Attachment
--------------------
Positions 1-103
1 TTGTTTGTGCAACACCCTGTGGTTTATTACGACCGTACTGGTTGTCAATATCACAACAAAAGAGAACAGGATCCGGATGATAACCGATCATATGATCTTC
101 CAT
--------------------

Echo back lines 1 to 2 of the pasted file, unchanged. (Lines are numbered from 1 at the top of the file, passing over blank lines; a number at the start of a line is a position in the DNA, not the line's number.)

Positions 1-103
1 TTGTTTGTGCAACACCCTGTGGTTTATTACGACCGTACTGGTTGTCAATATCACAACAAAAGAGAACAGGATCCGGATGATAACCGATCATATGATCTTC